Consider these Options for Gutter Guards Before Choosing a System to Protect your Home

Have you cleaned your gutters this season? If you haven’t you’ll want to read this!

Few maintenance chores around the house are avoided as much as the cleaning of gutters, prompting many homeowners to consider gutter protection options that eliminate the seasonal task of getting on a ladder to clear out nasty debris.

But not all gutter systems are the same, and not all of them truly work. As you consider the best gutter guards for your house, consider these options and how they may meet your home’s need and your family’s budget. Are you trying to avoid the regular ritual of clearing out debris? Are you only interested in spending as little money as possible? The bottom line is you will find when it comes to gutter protection, more expensive isn’t always better, but cheapest is definitely not always the solution either.

In the basic sense, you can go to your local home improvement center on a weekend morning and buy about $200 worth of materials to protect the gutters around your house from clogging. But the problem with this idea is, if you’re not careful you could do more damage than good, which could lead to even more expensive repairs later. A lot of do-it-yourself homeowners may try to attach a mesh or screen material to the top of their gutters, while anchoring it on the fascia or roof shingles. This could not only cause damage to the fascia board or to the roof if the gutters become heavy and pull away from the house as a result, it could also lead to cancellation of any coverage for roof repairs if the insurance company learns you modified the roof surface in a way that impacts the warranty.

A major problem with self-install gutter guard jobs is that the wrong material often is chosen to solve the problem. For example, using screen material may seem like a good idea to cover the top of an open gutter system. But in some cases it often serves as a resting place for debris on top, while allowing some to get through and create a mucky residue inside your gutter that can lead to mold and even growth of plants inside. Sure, rain water will flow through the screen into the gutter and much of the debris will not make it inside. But the screen material acts as a sort of catcher’s mitt for some debris, holding it on top and either forcing some water to be diverted away from the gutter system or creating weight on the gutters that might lead to them separating from the roof or becoming damaged.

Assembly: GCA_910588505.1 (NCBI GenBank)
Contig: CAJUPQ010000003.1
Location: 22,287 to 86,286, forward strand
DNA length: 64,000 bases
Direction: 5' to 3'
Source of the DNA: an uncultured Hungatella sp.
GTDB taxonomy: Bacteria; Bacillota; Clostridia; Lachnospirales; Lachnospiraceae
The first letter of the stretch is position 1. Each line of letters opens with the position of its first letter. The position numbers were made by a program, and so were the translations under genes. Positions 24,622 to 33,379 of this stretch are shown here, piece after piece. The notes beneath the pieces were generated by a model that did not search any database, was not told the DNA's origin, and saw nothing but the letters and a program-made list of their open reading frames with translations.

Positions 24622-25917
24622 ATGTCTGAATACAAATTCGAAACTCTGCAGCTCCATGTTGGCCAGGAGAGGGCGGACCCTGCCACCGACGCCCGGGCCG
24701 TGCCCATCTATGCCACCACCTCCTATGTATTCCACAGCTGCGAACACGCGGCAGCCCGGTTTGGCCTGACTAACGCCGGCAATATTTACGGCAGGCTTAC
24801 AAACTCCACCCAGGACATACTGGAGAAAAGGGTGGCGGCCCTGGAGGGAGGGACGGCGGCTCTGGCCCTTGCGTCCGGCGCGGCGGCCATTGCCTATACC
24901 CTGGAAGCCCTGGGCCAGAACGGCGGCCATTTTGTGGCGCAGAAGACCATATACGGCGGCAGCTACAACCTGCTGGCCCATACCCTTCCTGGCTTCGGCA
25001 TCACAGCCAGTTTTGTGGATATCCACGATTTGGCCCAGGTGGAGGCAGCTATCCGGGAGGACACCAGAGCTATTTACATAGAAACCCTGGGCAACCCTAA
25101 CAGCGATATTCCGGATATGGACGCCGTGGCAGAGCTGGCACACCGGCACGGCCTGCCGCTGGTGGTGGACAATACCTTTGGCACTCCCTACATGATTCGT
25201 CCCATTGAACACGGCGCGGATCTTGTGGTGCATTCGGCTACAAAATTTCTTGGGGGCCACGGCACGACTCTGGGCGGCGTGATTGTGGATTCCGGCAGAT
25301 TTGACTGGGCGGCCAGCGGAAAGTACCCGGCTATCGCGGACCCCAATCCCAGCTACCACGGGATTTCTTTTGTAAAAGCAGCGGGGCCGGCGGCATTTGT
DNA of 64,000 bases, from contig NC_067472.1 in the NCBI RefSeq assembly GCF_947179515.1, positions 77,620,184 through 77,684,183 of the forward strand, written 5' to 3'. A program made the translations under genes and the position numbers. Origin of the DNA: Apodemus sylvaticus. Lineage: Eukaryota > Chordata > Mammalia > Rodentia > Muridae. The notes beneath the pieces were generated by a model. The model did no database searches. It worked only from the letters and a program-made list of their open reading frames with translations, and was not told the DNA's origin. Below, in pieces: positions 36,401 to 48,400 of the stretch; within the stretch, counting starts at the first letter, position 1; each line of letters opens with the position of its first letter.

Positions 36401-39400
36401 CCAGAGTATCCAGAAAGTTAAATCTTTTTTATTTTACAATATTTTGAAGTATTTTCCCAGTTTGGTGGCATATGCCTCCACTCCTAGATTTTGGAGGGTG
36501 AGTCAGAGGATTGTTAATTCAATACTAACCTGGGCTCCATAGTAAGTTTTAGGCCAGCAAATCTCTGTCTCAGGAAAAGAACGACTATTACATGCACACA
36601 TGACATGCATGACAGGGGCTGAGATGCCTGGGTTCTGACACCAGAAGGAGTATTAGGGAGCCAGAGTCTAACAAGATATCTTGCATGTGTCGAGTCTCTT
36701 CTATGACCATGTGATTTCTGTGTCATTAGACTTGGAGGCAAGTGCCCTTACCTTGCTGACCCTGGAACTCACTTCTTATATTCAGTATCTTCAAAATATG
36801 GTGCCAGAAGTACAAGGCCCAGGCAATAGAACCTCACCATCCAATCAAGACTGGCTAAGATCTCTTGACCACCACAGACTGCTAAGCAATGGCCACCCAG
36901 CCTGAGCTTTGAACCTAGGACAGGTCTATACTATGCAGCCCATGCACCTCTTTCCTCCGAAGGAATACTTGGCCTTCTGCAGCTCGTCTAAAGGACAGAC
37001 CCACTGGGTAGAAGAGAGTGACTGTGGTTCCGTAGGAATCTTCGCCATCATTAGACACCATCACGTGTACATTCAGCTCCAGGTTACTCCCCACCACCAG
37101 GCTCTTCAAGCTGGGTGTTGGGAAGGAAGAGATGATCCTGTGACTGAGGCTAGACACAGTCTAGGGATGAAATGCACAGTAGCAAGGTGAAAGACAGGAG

You likely will find yourself back up on the ladder to clear out the debris later, which defeats the whole point of installing a protection screen that helps you avoid the hassle of cleaning gutters. The same problem will occur for those homeowners trying the brush gutter guard option. While this idea of inserting round brushes in the upper-gutter system will keep large debris out, small debris often gets caught in the brush and requires regular cleanings to prevent clogs.

The cost to hire a professional to come out to your home to install a gutter guard system can be as much as $6,000, and that doesn’t necessarily guarantee total protection for your gutters or that they will remain clog free. While it may be worth it to hire someone to tackle such an important task, make sure you check out the product and customer reviews to determine if it’s right for your home. It’s an important decision to protect your property, so it’s worth some extra research to understand the differences of what is being offered by contractors. And make sure they offer a full warranty that backs up their promises about their protection. Those contractors who don’t offer it should make you think twice about hiring them if they can’t stand behind their products.

Make sure you do your homework before taking that next important step with your gutter system. The investment of your time will pay off in the long run.